An artist who took up bicycling and racing uses her skill to capture the spirit of the ride on canvas.
By Rachael Stillman/Special to The Malibu Times
Malibu resident Debbie Betts captures bicyclists with the flick of her paintbrush, rather than the click of a camera. A competitive bicycle racer and lifetime artist, she is creating a rich and vibrant niche all her own using watercolors to capture colorful images of groups of bicyclists riding through pastoral lands.
An architect, Betts has been drawing and painting much longer than she has been bike racing. When she had children, she got back in touch with her painting roots.
“I was one of those kids that carried around a sketchbook,” Betts said. “I always enjoyed drawing. I went to school to be an architect, and I have been painting for a good 10 years. I really got into it again while I was raising the kids.”
The artist-bicyclist traveled abroad to paint in Normandy, France and Italy. Often, she travels with fellow artists on group trips. She has studied under the well-known artists Timothy Clark, Tom Lynch, Robert Tanenbaum, Glenn Vilppu and, most recently, watercolorist Gerald Brommer. She has had exhibits in Italy, France, Malibu, Los Angeles, and commissioned work from Pepperdine University.
Then there is Betts’ relatively new passion for bike riding and racing.
“I have always enjoyed biking. My husband and I bike race every year, and we like to take biking vacations. It is becoming more and more of an addiction. I have mostly done local circuit races. Recently, I have started doing longer races, and I am going over to Europe this summer to paint some bike races up there” Betts said.
Betts said she loves the natural high she gets from bike riding and racing, and has just started getting serious about it.
“I just got a trainer, and I am having a wonderful time. Just like with any sport, there is that adrenaline rush, the endorphins kick in. It does become really addicting; everyday you get up and you want to do it,” she said.
Fellow avid bicycler Kevin Steele encouraged Betts to combine her two passions.
“Debbie is a fantastic artist; she has done a lot of beautiful things both here and internationally,” Steele said. “She kind of fell in love with cycling recently, and I suggested she take her passion for cycling and marry it with her passion for art. She has done it in an incredible way. I haven’t seen too many paintings of cycling the way Debbie has done it.”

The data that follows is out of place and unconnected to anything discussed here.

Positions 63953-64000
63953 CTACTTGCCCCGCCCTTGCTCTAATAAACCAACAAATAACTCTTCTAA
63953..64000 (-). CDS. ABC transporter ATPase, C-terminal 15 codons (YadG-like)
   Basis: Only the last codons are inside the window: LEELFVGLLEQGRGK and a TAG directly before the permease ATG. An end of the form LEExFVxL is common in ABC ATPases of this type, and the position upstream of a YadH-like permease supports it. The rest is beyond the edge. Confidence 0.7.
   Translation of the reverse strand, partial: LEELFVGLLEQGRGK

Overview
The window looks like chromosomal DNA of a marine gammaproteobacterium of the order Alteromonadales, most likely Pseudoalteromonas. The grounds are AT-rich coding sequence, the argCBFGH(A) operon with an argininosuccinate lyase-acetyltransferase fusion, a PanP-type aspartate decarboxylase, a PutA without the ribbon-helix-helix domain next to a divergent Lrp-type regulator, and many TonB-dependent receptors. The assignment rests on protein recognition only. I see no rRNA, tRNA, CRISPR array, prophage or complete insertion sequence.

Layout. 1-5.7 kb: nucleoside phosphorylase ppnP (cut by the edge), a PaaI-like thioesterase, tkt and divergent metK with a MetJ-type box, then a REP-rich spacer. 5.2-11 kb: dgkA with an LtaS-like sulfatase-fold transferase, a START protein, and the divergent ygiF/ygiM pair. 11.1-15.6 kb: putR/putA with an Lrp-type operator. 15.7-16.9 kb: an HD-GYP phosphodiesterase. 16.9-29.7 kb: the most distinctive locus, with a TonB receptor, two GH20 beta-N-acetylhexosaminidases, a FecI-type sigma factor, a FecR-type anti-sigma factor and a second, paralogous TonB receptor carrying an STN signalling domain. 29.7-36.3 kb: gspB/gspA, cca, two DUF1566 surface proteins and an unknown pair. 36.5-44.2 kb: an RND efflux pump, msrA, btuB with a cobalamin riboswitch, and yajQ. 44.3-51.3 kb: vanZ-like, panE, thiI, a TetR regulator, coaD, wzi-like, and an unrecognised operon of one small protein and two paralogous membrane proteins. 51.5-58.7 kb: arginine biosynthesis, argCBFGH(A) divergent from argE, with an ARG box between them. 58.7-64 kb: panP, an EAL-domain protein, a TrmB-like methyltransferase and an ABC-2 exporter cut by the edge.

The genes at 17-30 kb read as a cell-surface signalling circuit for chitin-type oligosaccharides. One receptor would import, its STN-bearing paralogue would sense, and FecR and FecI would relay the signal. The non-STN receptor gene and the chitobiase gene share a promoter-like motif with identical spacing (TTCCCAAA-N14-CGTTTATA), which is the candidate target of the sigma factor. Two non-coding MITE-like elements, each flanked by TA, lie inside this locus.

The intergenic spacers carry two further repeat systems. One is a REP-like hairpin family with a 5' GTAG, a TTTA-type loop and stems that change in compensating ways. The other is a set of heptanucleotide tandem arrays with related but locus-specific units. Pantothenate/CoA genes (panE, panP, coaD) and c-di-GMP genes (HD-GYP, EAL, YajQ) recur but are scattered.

In general, Betts said, “there are not many people who paint bike riders and racers.
“There are a lot of photographers, but I can’t find a lot of painters. After all, it’s not exactly like you can get a group of bikers to hold still,” Betts said. “A lot of the painting has to be done by looking at photographs. Luckily there are some good photographers out there. I was inspired by some of Graham Watson’s bike racing photos.”
Although she only began this year, she has already had some good responses to her work.
“I’ve gotten some amazing responses, and then there are some people who think I am nuts. Some people can’t relate to them,” Betts said. “But on the other hand, there are some people who collect bike art. Bike art is hard to find, so some people have already told me that they want to come to my show early. This is the first time I decided to make some prints of my work.”
In her artist’s statement, Betts explains what she hopes to convey to her audience.
“… I attempt to share the experience of the solitary meditative peace found in solo training rides depicted in ‘Kevin’s rock store climb.’ I hope you’ll feel the intensity of the individual, all-out physical effort in ‘Lari’s race,’ and that you’ll understand the camaraderie of training as a team in ‘Solvang Training Camp’… And, of course, there is the common language understood, and unifying the riders, in ‘United Nations of Cycling.'”
For Betts, riding and racing emphasize the value of relationships that have no prejudices, and she delights in applying the patience she has gained through riding in other aspects of her life.
“Nothing comes easy, and nothing comes without lots of hard work,” she said. “And even then, there are no guarantees. But then there are those days when you’re riding down the PCH, taking in the beauty, with the wind on your face, and you know, it’s all about the bike.”
Debbie Betts’ exhibit, “It’s all About the Bike,” will be on display until June 18 at Tag, The Artist Gallery, 2903 Santa Monica Blvd. in Santa Monica. Gallery Hours: Wednesday, Thursday, Friday 11 a.m.-7 p.m.; Saturday 11 a.m.-5 p.m. An opening reception takes place on June 5 from 3 p.m.-6 p.m. More information can be obtained by calling 310.829.9556.